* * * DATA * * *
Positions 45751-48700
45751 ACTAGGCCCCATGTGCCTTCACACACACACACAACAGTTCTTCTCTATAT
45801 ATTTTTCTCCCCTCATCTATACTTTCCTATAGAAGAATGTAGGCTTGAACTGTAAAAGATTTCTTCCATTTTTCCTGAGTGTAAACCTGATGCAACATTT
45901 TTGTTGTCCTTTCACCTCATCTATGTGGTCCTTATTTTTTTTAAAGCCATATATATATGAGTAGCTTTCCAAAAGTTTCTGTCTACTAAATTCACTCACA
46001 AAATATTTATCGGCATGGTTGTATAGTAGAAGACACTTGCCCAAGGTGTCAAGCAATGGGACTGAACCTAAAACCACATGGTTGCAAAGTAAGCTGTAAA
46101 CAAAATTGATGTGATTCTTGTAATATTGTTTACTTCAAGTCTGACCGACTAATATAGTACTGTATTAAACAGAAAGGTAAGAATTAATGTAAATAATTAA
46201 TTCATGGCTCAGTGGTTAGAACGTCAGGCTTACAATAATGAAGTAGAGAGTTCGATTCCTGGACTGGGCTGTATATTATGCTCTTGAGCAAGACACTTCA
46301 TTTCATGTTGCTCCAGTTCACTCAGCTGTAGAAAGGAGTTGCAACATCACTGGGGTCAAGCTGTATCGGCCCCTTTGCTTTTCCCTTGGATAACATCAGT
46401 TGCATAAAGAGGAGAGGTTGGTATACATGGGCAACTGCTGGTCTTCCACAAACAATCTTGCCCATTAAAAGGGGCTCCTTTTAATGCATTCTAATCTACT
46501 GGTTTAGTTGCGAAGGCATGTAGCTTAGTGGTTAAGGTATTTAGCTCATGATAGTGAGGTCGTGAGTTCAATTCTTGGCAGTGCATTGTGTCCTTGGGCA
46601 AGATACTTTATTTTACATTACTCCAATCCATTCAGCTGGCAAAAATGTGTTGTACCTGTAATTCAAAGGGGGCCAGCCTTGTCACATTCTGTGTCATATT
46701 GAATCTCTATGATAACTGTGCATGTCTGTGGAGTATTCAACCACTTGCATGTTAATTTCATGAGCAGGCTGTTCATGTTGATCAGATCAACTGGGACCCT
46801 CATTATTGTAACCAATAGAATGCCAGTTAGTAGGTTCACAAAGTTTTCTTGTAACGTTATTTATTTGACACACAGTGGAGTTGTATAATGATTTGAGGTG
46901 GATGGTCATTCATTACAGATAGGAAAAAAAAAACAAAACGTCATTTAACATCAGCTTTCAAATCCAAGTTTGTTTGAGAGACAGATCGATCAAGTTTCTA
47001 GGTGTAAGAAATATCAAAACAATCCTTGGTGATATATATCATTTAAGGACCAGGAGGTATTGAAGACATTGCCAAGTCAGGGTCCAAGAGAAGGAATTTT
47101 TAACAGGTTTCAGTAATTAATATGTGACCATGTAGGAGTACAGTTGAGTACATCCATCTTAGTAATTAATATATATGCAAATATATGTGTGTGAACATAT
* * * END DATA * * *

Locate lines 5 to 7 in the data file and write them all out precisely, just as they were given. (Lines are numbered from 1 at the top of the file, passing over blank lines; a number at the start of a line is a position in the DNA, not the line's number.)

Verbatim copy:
46001 AAATATTTATCGGCATGGTTGTATAGTAGAAGACACTTGCCCAAGGTGTCAAGCAATGGGACTGAACCTAAAACCACATGGTTGCAAAGTAAGCTGTAAA
46101 CAAAATTGATGTGATTCTTGTAATATTGTTTACTTCAAGTCTGACCGACTAATATAGTACTGTATTAAACAGAAAGGTAAGAATTAATGTAAATAATTAA
46201 TTCATGGCTCAGTGGTTAGAACGTCAGGCTTACAATAATGAAGTAGAGAGTTCGATTCCTGGACTGGGCTGTATATTATGCTCTTGAGCAAGACACTTCA